Before coming to college, many students expect keg stands, road trips and bikini-clad girls galore. While this is often de rigeur, (ok, maybe not the bikini part) our expectations and fantasies of college have usually been shaped by the countless college movies and TV scenes that have left us chanting “Toga! Toga! Toga!” in our parents’ living rooms. Although they may be unrealistic at times, college movies are always a good time, as are the experiences they are inspired by. Here are the top 10 prank-filled, scandal-ridden and at times all-too-true ultimate college movies.
The Graduate (1967)
When Benjamin Braddock (Dustin Hoffman) comes home after graduating college, he lounges poolside, has an affair with Mrs. Robinson and the runs off to marry her daughter, who he loves the idea of more than he actually loves her. The cover of the film says, “This is Benjamin. He’s a little worried about his future,” which is why almost 45 years after its making, this film is still such a college classic.
Animal House (1978)
Sure, the average college student today might attend more “ABC” parties than toga parties and listen to more dubstep than “Shout” by Otis Day and the Knights, but we have this movie to thank for the true college experience portrayed in every film since, as well as countless dorm room posters and iconic T-shirts.
Good Will Hunting (1997)
While this drama may not be filled with keggers and dorm room shenanigans, the story of a young, genius janitor solving an impossible chalkboard equation at MIT has become a classic.
Road Trip (2000)
A sex tape accidentally sent to his girlfriend causes Josh Parker (Breckin Meyer) and his friends to go on a road trip from Ithaca, N.Y. to Austin, Texas in order to prevent her from getting the tape and salvage the relationship. Road trips may be “the greatest college tradition of all,” but the trials and tribulations the friends face on the road are anything but.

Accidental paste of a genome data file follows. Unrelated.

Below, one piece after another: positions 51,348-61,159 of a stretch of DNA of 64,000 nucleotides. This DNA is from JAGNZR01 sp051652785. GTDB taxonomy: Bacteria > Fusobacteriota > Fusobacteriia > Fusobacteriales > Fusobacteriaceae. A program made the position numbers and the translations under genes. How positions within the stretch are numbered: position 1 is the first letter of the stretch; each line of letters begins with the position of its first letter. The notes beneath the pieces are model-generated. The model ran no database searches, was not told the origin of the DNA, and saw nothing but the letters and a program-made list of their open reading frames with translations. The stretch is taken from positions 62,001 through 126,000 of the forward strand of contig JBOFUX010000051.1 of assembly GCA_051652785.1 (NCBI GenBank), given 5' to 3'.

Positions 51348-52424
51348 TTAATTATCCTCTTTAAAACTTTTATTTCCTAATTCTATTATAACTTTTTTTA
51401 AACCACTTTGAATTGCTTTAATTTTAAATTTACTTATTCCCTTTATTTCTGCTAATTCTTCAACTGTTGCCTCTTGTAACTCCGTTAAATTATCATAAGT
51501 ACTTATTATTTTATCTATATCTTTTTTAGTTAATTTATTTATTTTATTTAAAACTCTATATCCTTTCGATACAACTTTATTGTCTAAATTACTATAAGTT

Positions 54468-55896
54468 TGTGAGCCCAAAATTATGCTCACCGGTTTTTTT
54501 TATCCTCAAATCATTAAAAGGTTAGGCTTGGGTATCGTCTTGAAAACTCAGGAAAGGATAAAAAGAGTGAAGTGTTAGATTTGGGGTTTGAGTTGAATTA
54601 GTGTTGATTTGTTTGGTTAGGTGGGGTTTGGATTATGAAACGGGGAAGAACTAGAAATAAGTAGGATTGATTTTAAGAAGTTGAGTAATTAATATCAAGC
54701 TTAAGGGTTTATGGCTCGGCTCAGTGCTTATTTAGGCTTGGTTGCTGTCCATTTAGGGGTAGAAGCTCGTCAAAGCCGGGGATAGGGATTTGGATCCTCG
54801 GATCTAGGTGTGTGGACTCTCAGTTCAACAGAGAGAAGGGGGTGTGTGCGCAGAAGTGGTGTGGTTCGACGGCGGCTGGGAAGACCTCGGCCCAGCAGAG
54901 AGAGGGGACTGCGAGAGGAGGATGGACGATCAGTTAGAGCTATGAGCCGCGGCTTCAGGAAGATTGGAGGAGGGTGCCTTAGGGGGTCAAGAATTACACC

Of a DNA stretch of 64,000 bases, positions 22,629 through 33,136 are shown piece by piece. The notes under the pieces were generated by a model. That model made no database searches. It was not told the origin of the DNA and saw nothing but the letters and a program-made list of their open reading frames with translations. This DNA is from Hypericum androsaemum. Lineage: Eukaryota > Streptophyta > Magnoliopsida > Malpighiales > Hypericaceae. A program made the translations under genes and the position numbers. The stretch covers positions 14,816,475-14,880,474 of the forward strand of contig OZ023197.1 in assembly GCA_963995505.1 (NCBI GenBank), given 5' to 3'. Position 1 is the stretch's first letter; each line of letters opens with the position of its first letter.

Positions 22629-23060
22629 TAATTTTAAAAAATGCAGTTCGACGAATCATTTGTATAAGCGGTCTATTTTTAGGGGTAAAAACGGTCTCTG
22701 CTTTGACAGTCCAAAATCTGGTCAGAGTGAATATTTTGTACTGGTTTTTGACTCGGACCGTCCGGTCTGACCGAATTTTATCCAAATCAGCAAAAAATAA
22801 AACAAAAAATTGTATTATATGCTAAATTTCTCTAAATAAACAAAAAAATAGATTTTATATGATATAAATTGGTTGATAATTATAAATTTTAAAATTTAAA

Legally Blonde (2001)
Elle Woods is the ultimate college girl—she manages to balance her sorority, boyfriend and homework, without a brown root in sight. She only proves that she can do it all when she sticks it to her ex and graduates at the top of her class at Harvard Law. Elle proves that blondes have more fun, even when they’re studying for the LSAT.
Van Wilder (2002)
Van Wilder is living the life, as a popular student who has been in college for seven years. While he eventually has to buckle down in an attempt to graduate, it’s easy to see why Wilder would never want to leave, and why we don’t either.
Old School (2003)
One party is all it takes for Will Ferrell, Vince Vaughn and Luke Wilson to revert to their college frat boy ways. Streaking ensues. Who can blame them?
Rather than face the daunting task of telling his parents he was rejected from every college he applied to, Bartleby Gaines (Justin Long) creates a fake college. Despite the unrealistic plot and predictable heartwarming ending, it’s hard to resist Gaines’ friend dressed as a hot dog, telling passersby to ask him about his “wiener.”
The Social Network (2010)
The Social Network has been called the movie of our generation, and it’s all thanks to college student extraordinaire Mark Zuckerberg—ironically, the collegiate genius created something that makes it exponentially harder for college students to get anything done. And Zuckerberg’s character is the Harvard guy you love to hate when he snaps that his girlfriend can’t have any homework—she goes to BU.
Like Crazy (2011)
Anna is a college student from England studying abroad in Los Angeles, but when she falls in love with Jacob and overstays her visa, she is banned from entering the U.S. again and their relationship is tested.